Perambulating PolygonsGary Flewelling and Nathalie Sinclair |

## Round 1. Perambulating Squares- Fran wants to visit Ed. They are as far apart on the square as they can be.
Fran can take the long way around the field to see Ed or she can cut directly across the
field.
How much farther is it to take the long way? Use the square in the sketch and The Geometer's
Sketchpad tools to help you answer this question (Download PC file
or Mac file). Explain how you solved this problem.
- How would your answer change if the square had been a different size? Drag the move Me point to try different squares. Write your findings in a short report that uses words, pictures, and numbers.
- Use your findings in #2 to help you answer each of these questions. Explain each of your
solutions words, drawings, and numbers.
- Q1: A field has a diagonal length of 200 m. Calculate the length of fencing needed to enclose this field.
- Q2: A square has a perimeter of 40 cm. Calculate the length of its diagonals.
- Q3: A park takes up a whole square block. The blocks are each 250 m long. Two new sidewalks are to be built that criss-cross the park. The town planner estimates that it will cost about $100 per metre to build the sidewalks. Estimate total cost of the two new sidewalks.
- Q4: Make up another square problem. Trade problems with a classmate and solve each other's problem. Discuss each others' solutions.
## Round 2. Perambulating Regular Polygons- Pick one set of polygon questions (triangles, pentagons, hexagons, heptagons, octogons, or decagons). Answer the first 5 questions.
- Now work with a partner, who picked a different set of questions. Carefully explain to each other how you each solved your problems.
- Now try to answer the last two questions in your partner's problem set, Q5 and Q6.
Discuss your solutions (and see how good a teacher you each were).
__Set of Triangle Questions__ Q1 How much farther is it to go halfway around a equilateral triangular, compared to going directly across it? Use the triangle in the sketch and The Geometer's Sketchpad tools to help you answer this question. Q2 How would your answer change if the triangle had been a different size. Drag the move Me point to try different-sized triangles. Use your results in Q2 to help you solve the next 3 questions Q3 An equilateral triangle has a height of 15 cm. Calculate its perimeter. Q4 An equilateral triangle has a perimeter of 100 m. Calculate its height. Q5 Make up another triangle question and solve it.
Q6 (partner's question) A person took 36 paces to walk across an equilateral triangle-shaped lawn. How many paces would it takes to walk around the lawn? Q7 (partner's question) A person took 20 minutes to go around a walking track shaped like an equilateral triangle. How long would it take to walk from one corner of the track directly across to the half-way point of the track?
__Set of Pentagon Questions__ Q1 How much farther is it to go halfway around a regular pentagon, compared to going directly across it? Use the pentagon in the sketch and The Geometer's Sketchpad tools to help you answer this question. Q2 How would your answer change if the triangle had been a different size. Drag the move Me point to try different-sized pentagons. Use your results in Q2 to help you solve the next 3 questions Q3 A regular pentagon has a height of 15 cm. Calculate its perimeter. Q4 A regular pentagon has a perimeter of 100 m. Calculate the distance shown.. Q5 Make up another regular pentagon question and solve it. Q6 (partner's question) A person took 36 paces to walk across a regular pentagon-shaped lawn. How many paces would it takes to walk around the lawn? Q7 (partner's question) A person took 20 minutes to go around a walking track shaped like an regular pentagon. How long would it take to walk from one corner of the track directly across to the half-way point of the track?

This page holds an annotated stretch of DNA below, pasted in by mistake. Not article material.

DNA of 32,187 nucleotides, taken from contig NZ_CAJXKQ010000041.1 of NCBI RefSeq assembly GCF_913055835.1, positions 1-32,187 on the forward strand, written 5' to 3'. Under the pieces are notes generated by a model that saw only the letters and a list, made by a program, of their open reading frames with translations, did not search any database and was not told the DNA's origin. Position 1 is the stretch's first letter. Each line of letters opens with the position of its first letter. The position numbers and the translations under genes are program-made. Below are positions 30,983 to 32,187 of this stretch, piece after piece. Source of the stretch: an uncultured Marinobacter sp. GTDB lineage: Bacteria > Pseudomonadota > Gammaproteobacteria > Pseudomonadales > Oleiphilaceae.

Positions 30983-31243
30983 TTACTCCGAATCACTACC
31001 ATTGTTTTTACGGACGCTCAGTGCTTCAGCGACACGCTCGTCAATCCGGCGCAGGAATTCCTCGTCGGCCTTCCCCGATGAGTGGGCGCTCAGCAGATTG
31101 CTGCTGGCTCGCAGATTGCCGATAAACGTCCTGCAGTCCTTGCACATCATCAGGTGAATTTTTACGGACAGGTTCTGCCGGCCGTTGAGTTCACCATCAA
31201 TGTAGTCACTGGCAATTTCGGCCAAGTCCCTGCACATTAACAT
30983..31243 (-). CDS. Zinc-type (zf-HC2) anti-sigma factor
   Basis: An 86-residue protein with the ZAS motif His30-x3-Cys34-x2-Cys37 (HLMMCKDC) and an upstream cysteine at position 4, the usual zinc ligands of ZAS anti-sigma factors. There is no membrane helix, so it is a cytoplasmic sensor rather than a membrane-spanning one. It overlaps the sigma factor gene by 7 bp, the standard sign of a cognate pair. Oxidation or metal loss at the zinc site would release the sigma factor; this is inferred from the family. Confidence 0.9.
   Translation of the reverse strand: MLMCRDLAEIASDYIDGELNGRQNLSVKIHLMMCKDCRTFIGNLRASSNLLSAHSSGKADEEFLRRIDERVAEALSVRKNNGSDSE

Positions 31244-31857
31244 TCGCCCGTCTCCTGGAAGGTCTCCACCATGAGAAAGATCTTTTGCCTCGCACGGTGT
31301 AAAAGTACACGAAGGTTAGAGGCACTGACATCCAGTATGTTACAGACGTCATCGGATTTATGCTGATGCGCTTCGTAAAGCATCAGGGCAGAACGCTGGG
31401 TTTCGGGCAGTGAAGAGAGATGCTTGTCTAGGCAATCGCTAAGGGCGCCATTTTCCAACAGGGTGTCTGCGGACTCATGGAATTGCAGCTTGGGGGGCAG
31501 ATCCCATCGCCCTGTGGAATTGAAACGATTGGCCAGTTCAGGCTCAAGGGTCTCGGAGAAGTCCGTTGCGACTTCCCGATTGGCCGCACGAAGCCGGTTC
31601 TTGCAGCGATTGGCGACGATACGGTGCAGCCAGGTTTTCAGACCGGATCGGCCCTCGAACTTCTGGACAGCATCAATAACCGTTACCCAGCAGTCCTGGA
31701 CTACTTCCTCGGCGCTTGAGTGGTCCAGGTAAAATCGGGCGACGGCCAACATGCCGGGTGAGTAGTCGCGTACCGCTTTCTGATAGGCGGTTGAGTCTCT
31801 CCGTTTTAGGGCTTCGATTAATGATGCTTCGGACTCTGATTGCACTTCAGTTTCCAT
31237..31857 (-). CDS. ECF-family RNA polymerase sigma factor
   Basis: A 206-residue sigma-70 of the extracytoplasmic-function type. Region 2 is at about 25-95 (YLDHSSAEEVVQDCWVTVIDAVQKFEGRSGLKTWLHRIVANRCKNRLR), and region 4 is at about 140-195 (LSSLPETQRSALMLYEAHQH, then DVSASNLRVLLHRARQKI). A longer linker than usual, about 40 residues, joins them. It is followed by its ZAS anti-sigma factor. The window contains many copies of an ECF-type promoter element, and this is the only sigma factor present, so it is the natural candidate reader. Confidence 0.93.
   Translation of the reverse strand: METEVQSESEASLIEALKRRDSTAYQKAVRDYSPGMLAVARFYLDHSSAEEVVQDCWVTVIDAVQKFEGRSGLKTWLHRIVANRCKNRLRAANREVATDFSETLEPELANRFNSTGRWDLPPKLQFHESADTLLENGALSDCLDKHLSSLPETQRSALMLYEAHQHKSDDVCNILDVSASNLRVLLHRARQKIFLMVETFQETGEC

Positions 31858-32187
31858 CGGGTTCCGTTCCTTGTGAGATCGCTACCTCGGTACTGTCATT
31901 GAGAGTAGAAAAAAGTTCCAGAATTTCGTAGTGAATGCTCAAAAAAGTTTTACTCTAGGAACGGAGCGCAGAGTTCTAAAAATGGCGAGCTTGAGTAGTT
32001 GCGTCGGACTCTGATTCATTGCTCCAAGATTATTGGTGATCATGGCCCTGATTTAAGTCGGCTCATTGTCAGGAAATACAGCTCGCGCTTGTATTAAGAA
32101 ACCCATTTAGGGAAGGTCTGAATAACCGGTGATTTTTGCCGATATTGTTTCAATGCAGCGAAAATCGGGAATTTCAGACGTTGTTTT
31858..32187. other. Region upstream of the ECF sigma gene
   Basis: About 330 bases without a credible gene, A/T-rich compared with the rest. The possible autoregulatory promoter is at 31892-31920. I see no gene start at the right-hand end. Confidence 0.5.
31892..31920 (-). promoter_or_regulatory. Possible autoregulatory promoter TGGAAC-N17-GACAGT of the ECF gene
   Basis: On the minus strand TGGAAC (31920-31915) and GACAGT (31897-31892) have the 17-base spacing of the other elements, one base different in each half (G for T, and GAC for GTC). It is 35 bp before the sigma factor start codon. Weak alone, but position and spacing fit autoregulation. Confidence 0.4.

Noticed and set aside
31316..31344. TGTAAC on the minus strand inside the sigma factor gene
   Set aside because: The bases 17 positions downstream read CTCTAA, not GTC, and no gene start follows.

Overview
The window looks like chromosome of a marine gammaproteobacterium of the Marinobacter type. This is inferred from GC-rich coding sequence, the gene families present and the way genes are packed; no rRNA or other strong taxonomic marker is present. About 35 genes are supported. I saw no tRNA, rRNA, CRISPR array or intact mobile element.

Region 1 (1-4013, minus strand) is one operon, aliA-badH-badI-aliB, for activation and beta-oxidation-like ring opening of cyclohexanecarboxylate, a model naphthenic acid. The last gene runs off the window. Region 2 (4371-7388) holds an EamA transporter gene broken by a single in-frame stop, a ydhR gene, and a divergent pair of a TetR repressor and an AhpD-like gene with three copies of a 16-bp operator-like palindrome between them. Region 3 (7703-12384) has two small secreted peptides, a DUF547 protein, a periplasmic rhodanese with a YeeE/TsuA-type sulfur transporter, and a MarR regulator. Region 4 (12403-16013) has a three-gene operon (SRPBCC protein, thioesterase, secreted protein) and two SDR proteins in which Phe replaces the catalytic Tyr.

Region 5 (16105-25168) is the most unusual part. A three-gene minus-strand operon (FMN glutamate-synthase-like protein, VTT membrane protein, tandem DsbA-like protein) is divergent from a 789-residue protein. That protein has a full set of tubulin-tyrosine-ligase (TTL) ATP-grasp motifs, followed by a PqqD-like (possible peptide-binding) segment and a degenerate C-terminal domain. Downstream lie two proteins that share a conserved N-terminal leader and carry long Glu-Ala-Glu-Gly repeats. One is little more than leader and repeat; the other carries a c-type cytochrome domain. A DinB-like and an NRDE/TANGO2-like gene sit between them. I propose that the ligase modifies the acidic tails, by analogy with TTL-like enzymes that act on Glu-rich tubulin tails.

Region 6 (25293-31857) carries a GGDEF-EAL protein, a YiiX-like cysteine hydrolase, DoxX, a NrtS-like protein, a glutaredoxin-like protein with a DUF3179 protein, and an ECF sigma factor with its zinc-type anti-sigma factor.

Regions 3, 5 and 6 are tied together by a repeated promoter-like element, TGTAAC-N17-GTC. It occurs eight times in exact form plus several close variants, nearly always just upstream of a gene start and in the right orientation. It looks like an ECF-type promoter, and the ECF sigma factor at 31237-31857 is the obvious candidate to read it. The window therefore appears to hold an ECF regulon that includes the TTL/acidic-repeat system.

__Set of Hexagon Questions__ Q1 How much farther is it to go halfway around a regular hexagon, compared to going directly across it? Use the hexagon in the sketch and Geometer's Sketchpad tools to help you answer this question. Q2 How would your answer change if the hexagon had been a different size. Drag the move Me point to try different-sized hexagons. Use your results in Q2 to help you solve the next 3 questions Q3 An regular hexagonÕs longest diagonals are 15 cm in length. Calculate the hexagonÕs perimeter. Q4 An regular hexagon has a perimeter of 100 m. Calculate the greatest distance across the hexagon. Q5 Make up another regular hexagon question and solve it. Q6 (partner's question) A person took 175 paces to walk across an regular hexagon-shaped lawn. How many paces would it takes to walk around the lawn? Q7 (partner's question) A person took 40 minutes to go around a walking track shaped like a regular hexagon. How long would it take to walk from one corner of the track directly across to the half-way point of the track?
__Set of Heptagon Questions__ Q1 How much farther is it to go halfway around a regular heptagon, compared to going directly across it? Use the heptagon in the sketch and Geometer's Sketchpad tools to help you answer this question. Q2 How would your answer change if the heptagon had been a different size. Drag the move Me point to try different-sized heptagons. Use your results in Q2 to help you solve the next 3 questions. Q3 An regular heptagon has a height of 15 cm. Calculate its perimeter. Q4 An regular heptagon has a perimeter of 100 m. Calculate its height. Q5 Make up another heptagon question and solve it. Q6(partner's question) A person took 120 paces to walk across an regular heptagon-shaped lawn. How many paces would it takes to walk around the lawn? Q7 (partner's question) A person took 15 minutes to go around a walking track shaped like an regular heptagon. How long would it take to walk from one corner of the track directly across to the half-way point of the track?